The Bunkhouse opens in Williamston

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Although the business is still waiting on a store-front sign, it’s easy to identify because of its bright color in the mix of brown and grey buildings in downtown Williamston. Photo by Kayleigh Garrison.

It’s been busy inside the bright teal building at 118 W. Grand River Ave. in downtown Williamston. The building now occupies The Bunkhouse, which opened on Feb. 16 and was founded by 141 Design Company owners Chantelle and Brian Deimling.

“The Bunkhouse is where paint classes are held and it’s also a fun little store,” co-owner Chantelle Deimling said. “It has a really funky flare to it.”

The Deimlings used to hold paint classes at 141 Design Company, but as their business grew in popularity, so did their paint classes. They offer a variety of paint classes at The Bunkhouse that give people the opportunity to paint clocks and signs, among other things. Co-owner Chantelle Deimling said it’s a great meeting space for people to have fun and relax.

“We love being able to teach people and offer classes,” Deimling said. “We actually schedule private classes as well. Friends come and they bring all of their own food and it’s a big party.”

Deimling said 141 Design Company has a “farmhouse flare” and focuses more on home décor and “designing a space for yourself,” while The Bunkhouse is geared more towards the younger generation with its edgy vibe, but also because her twin daughters manage the store.

“This is more of the younger side of our family,” manager Torey Deimling said. “It’s full of fun gifts, clothing, bright colors and vintage furniture that we revamp, paint and give it a new life.”

Deimling has a lot of experience in art. She went to college for a short period of time but when her mother started her paint line, Bungalow 47, she stopped taking classes and started working for her parents because “It is something I’ve always wanted to do.”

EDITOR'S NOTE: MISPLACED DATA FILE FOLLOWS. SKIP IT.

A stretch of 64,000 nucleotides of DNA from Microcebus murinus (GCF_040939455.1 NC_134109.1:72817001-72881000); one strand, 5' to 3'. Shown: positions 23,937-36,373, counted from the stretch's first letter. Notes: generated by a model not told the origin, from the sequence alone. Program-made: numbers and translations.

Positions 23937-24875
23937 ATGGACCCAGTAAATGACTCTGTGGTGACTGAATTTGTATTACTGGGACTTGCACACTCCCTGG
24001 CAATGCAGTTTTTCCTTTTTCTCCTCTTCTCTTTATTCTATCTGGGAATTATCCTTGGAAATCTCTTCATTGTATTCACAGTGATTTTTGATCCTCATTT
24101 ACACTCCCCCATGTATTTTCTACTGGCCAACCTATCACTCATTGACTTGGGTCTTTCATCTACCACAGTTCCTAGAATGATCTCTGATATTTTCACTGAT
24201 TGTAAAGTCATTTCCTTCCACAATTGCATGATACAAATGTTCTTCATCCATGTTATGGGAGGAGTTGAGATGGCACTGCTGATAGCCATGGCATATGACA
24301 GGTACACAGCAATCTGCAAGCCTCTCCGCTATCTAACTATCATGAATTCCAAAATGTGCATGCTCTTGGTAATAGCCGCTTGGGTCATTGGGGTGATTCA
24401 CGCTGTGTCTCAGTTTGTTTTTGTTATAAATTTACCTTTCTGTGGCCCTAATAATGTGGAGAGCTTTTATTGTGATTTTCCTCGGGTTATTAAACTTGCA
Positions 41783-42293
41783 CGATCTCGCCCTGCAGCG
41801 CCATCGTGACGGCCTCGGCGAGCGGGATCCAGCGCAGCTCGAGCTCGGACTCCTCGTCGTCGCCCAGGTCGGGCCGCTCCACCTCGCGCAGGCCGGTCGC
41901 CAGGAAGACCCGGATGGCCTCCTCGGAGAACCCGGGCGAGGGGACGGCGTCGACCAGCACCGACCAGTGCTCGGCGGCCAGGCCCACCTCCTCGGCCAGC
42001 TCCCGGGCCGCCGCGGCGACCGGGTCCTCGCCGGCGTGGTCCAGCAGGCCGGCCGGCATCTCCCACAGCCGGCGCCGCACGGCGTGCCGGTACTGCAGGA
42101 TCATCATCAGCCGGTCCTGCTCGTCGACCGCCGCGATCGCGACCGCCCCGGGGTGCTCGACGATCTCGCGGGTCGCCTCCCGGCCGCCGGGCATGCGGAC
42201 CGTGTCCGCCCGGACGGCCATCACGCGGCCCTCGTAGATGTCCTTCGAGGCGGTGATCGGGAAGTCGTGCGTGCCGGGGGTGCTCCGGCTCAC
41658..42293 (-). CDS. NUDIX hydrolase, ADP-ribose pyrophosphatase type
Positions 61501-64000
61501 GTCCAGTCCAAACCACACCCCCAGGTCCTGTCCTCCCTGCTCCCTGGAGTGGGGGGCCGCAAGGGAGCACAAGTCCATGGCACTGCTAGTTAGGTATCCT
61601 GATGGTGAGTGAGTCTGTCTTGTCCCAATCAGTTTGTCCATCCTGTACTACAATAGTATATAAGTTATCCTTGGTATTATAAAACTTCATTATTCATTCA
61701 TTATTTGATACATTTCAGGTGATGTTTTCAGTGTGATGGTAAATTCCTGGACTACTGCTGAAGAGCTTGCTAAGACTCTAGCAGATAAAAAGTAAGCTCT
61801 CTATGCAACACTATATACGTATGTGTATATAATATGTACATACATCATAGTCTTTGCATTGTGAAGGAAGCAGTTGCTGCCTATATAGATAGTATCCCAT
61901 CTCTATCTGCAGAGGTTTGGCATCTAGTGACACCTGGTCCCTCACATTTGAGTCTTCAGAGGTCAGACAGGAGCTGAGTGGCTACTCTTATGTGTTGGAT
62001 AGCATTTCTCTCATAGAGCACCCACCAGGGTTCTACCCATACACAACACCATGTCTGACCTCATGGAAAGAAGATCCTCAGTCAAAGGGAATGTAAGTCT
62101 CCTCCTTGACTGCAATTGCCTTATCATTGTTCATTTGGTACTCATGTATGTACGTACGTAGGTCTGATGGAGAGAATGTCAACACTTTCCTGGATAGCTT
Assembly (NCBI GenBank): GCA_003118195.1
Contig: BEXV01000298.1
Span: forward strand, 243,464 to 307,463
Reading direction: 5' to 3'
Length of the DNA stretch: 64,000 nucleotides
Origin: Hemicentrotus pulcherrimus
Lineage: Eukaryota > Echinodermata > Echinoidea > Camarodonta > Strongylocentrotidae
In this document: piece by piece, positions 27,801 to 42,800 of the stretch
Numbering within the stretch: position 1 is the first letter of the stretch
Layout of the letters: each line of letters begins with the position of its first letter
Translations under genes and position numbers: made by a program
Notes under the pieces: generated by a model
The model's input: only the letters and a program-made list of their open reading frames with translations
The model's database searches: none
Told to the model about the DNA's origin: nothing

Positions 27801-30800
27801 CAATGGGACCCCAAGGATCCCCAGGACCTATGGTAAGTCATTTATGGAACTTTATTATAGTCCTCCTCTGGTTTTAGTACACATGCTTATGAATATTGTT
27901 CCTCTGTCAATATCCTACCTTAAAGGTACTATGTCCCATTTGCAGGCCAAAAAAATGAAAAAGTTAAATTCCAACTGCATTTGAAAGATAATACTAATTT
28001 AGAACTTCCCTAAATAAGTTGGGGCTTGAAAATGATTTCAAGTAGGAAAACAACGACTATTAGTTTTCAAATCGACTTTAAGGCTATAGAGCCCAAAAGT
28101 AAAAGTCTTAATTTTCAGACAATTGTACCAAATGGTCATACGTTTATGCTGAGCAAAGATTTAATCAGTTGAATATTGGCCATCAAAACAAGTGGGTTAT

“Art is something I’ve always been interested in,” Deimling said. “[My parents] are great business people; I like the way they teach me things and help me learn.”

Out of all the jobs she’s had, Deimling said managing The Bunkhouse is her favorite.

“Here, I get to look out a window and at bright colors every day,” Deimling said. “Getting inspired every day is really nice and having people come in the store and actually like the artwork you do is nice. I’m excited to keep doing this. I see this as a real career and something I’ll enjoy long-term.”

Since The Bunkhouse opened, manager Torey Deimling said it’s gotten a good response from the community.

“It was a nice thing to add to the community,” Deimling said. “Every store has that beginning period but people have been coming in and saying ‘I’ve been excited to come in and see it.'”

Co-owner Brian Deimling said it’s difficult owning a small business in a small town.

“What’s tough about a small business is there just isn’t enough support here,” Deimling said. “We have to draw from a bigger area to stay in business [because] the community here cannot support a standalone business by itself.”

Williamston’s Community Development Director Mario Ortega said the Downtown Development Authority “tries to assist businesses.”

“They arrange certain activities that bring people into town,” Ortega said. “Part of the challenge for downtowns in general is the economy is changing. You’re seeing a lot of change in the type of businesses people visit. Now they have big box retailers and the internet to compete against. There’s more competition that the businesses have to deal with.”

Deimling said he and his wife continue working because it’s their dream and it’s their own.

“Going into a small business, there’s no guarantees you’re going to make it,” Deimling said. “It’s expensive. I want to make it work. I want to be successful. It’s just wake up and grind every day.”

Once the community gets a feel for The Bunkhouse, the Deimlings plan on hosting a party as a way to celebrate the new business.

“In the fall, probably around September, we’re going to have a ‘Bunkhouse Ball’ where people will be able to dress up and come and dance; there will be food, drinks and a live band,” manager Torey Deimling said.

Until then, the new business will rely on patience.

“There’s a lot going on,” co-owner Chantelle Deimling said. “Keep in mind that it’s all being built right now. This is just the beginning of what we’re doing, so it’s all very new.”

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